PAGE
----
Fig. 1. presents the concept of this tool:

Fig. 1. The MDeform tool.

I have created this add-on to implement the features that are missing in the standard Mesh Deform modifier. These are two things:

  • possibility to assign to the deforming mesh multiple objects in one step;
  • reverting of the deforming mesh to its initial shape when it is deactivated (i.e. unbound);
  • In the text below I am explaining the whole thing

    Here you can download the add-on file.

    To follow this tutorial, you should install this add-on into your Blender environment. (Here is the tutorial, which explains how to do that).

    Add-on activation

    This add-on is named MDeform (you will find it in the Object category) (Fig.2):

    Fig. 2. Activation of the MDeform add-on.

    If you want to activate it permanently, push the Save User Settings button.

    Add-on usage

    Begin with creating the deforming mesh object (Fig. 3):

    Fig. 3. Creation of the deforming mesh.

    In our example the „deformer” object is named Cube.003. Switch its display mode to Wire, to see the deformed objects inside.

    In Object Mode select the objects you want to deform (Fig. 4). Always select the deformer object as the last one. Then press the [W] key, to invoke the Set Deformer command:

    Fig. 4. Assigning objects to the deformer mesh.

    You can assign all the deformed objects at once. In case of complex assemblies you can invoke the Set Deformer command many times, selecting subsequent object groups.

    When you enter the Edit Mode of the deforming mesh, you will find additional Deformer panel at the bottom of the Property shelf (Fig. 5):

    Fig. 5. Deformer control panel

    To enter the object deformation mode, push the Bind objects button (Fig. 6):

    Fig. 6. Entering the deformation mode

    BEWARE: the operation of objects binding may take a few minutes (it depends on the face number of the deformed meshes).

    When it is completed, the Deformer panels changes its contents (Fig. 7):

    Fig. 7. Active deforming mesh and its panel

    From now on, every change in the shape of the mesh deforms objects assigned to it (Fig. 8):

    Fig. 8. Deforming the assigned objects
    Principle of operation

    How it works? Let’s switch into the Object Mode and examine one of the deformed objects (Fig. 9):

    Fig. 9. Details of the deformed objects

    Let’s come back to the reforming mesh. Sometimes during the work it turns out that you have to modify the shape of the deforming mesh. You cannot do it when it is active (because when you add new vertices, Blender turns off the deformation effect). To do it properly, deactivate the deforming mesh using the Unbind objects command (Fig. 10):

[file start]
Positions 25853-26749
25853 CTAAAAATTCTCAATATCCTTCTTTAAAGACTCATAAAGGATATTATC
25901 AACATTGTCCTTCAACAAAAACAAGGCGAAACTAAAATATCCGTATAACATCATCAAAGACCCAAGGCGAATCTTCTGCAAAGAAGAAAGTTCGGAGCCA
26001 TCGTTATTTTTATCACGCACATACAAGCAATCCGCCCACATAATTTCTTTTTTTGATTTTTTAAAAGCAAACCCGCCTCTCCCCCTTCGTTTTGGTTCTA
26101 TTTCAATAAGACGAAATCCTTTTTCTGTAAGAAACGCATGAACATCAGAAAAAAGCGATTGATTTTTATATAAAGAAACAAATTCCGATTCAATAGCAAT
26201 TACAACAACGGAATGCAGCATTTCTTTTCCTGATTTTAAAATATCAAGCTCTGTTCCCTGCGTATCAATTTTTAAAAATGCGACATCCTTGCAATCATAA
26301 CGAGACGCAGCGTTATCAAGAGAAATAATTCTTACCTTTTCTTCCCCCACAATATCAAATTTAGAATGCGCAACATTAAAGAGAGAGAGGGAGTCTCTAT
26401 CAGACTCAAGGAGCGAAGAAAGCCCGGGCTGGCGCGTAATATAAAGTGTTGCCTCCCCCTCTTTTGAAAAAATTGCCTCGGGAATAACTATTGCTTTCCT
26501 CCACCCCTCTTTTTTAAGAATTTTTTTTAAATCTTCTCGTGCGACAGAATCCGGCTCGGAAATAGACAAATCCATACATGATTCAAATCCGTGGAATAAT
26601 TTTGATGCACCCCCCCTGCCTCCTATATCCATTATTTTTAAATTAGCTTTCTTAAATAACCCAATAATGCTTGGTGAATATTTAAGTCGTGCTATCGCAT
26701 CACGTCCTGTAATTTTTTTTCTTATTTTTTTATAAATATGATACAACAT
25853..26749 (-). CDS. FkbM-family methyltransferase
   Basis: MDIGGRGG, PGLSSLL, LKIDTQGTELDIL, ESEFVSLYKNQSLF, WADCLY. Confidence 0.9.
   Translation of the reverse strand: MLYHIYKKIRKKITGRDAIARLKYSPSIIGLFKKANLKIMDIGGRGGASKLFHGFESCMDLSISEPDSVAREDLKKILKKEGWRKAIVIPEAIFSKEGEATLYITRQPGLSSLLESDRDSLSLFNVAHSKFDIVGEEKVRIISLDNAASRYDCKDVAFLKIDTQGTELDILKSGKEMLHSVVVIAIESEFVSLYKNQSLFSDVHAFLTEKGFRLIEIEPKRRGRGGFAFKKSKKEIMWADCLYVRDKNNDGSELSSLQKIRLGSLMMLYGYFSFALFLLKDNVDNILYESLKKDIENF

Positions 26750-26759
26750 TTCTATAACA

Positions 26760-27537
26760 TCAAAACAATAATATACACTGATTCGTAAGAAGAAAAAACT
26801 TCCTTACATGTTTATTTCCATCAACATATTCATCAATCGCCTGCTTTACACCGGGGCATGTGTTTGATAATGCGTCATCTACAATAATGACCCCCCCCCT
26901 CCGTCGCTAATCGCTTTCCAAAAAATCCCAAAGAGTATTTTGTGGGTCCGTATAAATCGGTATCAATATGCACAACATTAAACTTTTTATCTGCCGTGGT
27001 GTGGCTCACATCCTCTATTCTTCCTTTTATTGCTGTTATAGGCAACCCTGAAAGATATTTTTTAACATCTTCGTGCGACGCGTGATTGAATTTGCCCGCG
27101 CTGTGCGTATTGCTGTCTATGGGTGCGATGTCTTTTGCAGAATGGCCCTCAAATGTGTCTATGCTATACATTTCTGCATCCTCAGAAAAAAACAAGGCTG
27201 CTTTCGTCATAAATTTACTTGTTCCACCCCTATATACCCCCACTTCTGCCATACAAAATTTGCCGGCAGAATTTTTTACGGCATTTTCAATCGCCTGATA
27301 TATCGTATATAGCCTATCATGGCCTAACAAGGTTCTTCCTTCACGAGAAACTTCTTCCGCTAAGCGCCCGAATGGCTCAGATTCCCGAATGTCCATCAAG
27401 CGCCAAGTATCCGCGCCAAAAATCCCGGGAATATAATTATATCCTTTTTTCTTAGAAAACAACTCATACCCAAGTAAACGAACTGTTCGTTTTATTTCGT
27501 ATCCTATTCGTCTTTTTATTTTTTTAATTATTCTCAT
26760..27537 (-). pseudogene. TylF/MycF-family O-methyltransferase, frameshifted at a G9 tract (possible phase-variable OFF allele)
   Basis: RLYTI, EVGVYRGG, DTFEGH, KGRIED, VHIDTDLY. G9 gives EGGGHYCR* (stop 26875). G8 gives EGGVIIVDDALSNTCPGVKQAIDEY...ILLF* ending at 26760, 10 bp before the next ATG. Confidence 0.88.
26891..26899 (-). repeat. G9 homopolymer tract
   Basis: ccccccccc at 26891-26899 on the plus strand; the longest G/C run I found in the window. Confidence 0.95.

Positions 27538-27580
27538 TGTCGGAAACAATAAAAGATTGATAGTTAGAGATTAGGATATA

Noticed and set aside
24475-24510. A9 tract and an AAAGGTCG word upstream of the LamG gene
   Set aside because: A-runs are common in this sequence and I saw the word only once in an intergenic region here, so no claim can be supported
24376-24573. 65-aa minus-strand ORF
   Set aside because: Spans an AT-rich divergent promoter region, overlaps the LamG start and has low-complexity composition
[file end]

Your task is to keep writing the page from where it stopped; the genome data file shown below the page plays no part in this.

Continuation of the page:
Fig. 10. Deactivation of the deforming mesh

    In the result the reforming mesh receives the shape it had at the moment of pushing the Bind objects button (Fig. 11, see also Fig. 6):

    Fig. 11. The result of the mesh deactivation — reverting to its initial state

    Once the mesh his deactivated, you can modify its topology (Fig. 12):

    Fig. 12. Altering the deforming mesh

    Then you can push the Bind objects button again and try to deform the modified mesh. Once you manage to get the desired shape of the deformed objects — you can apply this change by pushing the Apply button (see Fig. 7).

    Sometimes when you push the Apply button, you may receive a warning, similar to the one shown in Fig. 13:

    Fig. 13 A warning during the Apply operation

    When you see it, check at the end of the list in the Info window which objects have caused this problem (Fig. 14):

    Fig. 14 A detailed message abort the problems with Mesh Deform modifier (contents of the Info window)

    Usually it means that you hale tried to apply the MDeform modifier to an object which shares its mesh with other objects. In such a case create a „single-user” duplicate of this mesh and push again the Deformer:Apply button.

    Usage example

    For what purpose we need this add-on? Well, once I had formed the P-40 model, I had received two original factory drawings of its fuselage. I put them on the appropriate views of my model. It turned out that I have to change the width of the entire fuselage, from the engine cowling to the end of the tail (Fig. 15):

    Rys. 15 Differences between the blueprint and my P-40B model

    The fuselage of this model is built of a number of accurately fitted elements: engine cowling panels, fairings, parts of the cockpit canopy, etc. If I modified each of them separately, I would probably spoil the shape of this model - it's hard to obtain the a perfectly smooth surface after such manual corrections. Besides, it would also require many hours of work. That's why I decided to change all these objects at once, using the MDeform add-on. This tool preserves the continuity between the deformed surfaces. It is a great advantage. Thus I begin with creation of a helper mesh around the fuselage (Fig. 16):

    Fig. 16. The deforming mesh, created around the fuselage

    Keep this mesh simple - in this case I have placed its few "bulkheads" in the key locations. (MDeform works well with the deforming meshes of a simple shape. They produce smoothly deformed meshes) (Fig. 17):

    Fig. 17. The key locations of the deforming mesh segments

    Assign all part of this fuselage to this mesh, and then Bind these objects. Then start to modify the mesh width. It will modify accordingly the width of the fuselage (Fig. 18):

    Fig. 18. Correcting the width of the mid-fuselage

    In a similar manner correct the width of the tail (Fig. 19):

    Fig. 19. Correcting the width of the tail

    This way we will quickly obtain a smoothly shaped fuselage that has correct width (Fig. 20):

    Fig. 20. The result of using the MDeform tool